Through this move, Epic will save on the 30 percent cut that Google demands for Play Store apps, as well as have a more direct relationship with its customers. When it does hit Android, EPIC wants to make sure that all of those profits make their way back to the company without passing through Google's pocket first.
Fortnite maker Epic Games could be getting ready for a big fight with Google. It's been an issue with Fortnite on PC for some time already, according to the owners of a streaming platform that tracked and took down one major piece of adware targeting Fortnite users this summer, but Sweeney told Eurogamer he wasn't concerned that Fortnite's unusual Android release will make players susceptible to the same practices on mobile.
Speaking in an interview with The Verge, Epic Games CEO Tim Sweeney revealed that for the upcoming Android release of Fortnite, the game will be bypassing a release through the Google Play Store for distribution, and instead Epic Games will opt to directly release the game to players through its official Fortnite website. "The 30 percent store tax is a high cost in a world where game developers' 70 percent must cover all the cost of developing, operating, and supporting their games".
But that also means Epic won't have to pay out the 30 percent cut Google takes out of in-app purchases from software downloaded from the Play Store. "There's a rationale for this on console where there's enormous investment in hardware, often sold below cost, and marketing campaigns in broad partnership with publishers".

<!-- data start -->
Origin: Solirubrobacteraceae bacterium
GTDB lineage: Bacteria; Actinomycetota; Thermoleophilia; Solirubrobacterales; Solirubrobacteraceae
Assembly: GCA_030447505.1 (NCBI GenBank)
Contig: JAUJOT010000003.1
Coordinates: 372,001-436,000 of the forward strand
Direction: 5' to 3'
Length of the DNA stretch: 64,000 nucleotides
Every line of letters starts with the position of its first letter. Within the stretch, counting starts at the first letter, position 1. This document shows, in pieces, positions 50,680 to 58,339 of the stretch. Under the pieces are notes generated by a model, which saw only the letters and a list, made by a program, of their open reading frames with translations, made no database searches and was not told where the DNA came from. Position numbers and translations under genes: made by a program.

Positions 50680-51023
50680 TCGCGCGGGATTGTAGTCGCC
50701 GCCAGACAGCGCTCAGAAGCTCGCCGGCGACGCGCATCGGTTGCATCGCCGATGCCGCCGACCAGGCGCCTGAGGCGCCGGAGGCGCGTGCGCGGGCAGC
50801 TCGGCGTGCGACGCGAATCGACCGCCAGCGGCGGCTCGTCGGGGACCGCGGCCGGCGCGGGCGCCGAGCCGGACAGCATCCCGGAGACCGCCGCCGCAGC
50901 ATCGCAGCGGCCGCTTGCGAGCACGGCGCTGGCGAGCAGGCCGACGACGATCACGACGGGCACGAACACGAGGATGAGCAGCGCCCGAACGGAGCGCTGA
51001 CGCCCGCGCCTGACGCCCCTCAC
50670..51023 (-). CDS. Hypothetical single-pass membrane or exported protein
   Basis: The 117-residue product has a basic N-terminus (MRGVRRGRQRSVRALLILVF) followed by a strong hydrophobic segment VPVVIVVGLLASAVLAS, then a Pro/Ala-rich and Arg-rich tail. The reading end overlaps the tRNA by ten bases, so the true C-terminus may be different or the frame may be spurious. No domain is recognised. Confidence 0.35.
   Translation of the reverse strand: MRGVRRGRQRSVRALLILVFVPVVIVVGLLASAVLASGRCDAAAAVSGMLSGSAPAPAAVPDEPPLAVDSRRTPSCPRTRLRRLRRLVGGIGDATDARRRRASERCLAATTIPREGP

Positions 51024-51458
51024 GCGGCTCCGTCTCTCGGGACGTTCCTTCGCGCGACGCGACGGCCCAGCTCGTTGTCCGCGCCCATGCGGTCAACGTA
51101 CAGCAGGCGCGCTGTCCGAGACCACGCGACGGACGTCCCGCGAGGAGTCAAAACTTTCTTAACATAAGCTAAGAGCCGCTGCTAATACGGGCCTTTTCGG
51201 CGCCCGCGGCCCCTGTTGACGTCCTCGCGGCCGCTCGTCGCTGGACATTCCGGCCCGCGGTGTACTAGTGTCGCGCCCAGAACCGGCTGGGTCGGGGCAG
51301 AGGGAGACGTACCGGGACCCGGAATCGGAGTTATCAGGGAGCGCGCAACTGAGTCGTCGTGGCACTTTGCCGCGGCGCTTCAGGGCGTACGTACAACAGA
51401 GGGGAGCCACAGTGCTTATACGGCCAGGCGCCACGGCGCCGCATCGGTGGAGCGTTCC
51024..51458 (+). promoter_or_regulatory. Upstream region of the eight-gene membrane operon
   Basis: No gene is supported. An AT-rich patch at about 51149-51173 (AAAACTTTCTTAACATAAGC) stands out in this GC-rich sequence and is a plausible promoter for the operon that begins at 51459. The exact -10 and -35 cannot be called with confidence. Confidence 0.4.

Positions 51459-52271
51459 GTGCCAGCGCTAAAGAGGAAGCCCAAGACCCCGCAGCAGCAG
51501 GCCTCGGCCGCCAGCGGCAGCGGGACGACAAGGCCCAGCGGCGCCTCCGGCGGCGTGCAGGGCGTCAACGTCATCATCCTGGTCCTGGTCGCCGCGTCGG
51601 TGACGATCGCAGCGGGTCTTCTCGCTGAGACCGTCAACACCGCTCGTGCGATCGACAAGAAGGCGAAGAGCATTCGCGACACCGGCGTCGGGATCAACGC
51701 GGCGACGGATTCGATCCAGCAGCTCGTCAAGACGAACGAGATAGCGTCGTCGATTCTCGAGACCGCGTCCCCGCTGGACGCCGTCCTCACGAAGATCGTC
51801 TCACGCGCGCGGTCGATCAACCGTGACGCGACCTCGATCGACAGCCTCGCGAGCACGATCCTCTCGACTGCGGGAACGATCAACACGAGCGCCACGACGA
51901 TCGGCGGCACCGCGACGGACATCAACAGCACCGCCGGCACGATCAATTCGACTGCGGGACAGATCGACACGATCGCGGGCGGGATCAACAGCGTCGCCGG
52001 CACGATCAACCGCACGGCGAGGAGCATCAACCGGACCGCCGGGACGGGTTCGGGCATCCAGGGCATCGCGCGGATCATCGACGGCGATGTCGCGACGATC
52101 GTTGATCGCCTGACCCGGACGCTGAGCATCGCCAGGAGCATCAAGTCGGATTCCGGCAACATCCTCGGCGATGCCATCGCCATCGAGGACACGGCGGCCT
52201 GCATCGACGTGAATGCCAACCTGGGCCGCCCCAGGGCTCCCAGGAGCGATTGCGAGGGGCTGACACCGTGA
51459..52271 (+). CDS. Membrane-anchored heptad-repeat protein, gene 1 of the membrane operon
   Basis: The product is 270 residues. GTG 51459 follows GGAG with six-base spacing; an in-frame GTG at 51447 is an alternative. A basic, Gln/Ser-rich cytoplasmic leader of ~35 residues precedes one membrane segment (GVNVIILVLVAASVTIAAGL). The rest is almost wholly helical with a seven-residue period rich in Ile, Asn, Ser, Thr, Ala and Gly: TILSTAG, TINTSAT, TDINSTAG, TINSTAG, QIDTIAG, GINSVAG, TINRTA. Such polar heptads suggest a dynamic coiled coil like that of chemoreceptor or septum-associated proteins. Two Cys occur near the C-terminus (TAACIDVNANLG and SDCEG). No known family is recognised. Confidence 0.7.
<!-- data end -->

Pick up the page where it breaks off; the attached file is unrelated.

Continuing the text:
Epic confirmed to GameSpot that Android users will not be able to download Fortnite on their devices from Google's digital store, but rather through its own service. "We believe gamers will benefit from competition among software sources on Android", Sweeney said in a new Q&A.
Ars was unable to confirm the legitimacy of the image, but XDA's report cites the final sentence, about app installation, by reprinting the source code that it pulled up on Sunday.
Additionally, he said that modern permission-based mobile operating systems enable users to choose whether or not they want to give apps access to saving files, using the microphone and so on.
Fortnite, the most popular game on the planet, will soon be out for Android. This isn't allowed on iOS so the developer has no choice but to distribute the game through the App Store. Eventually, the game should be available on other devices, too.
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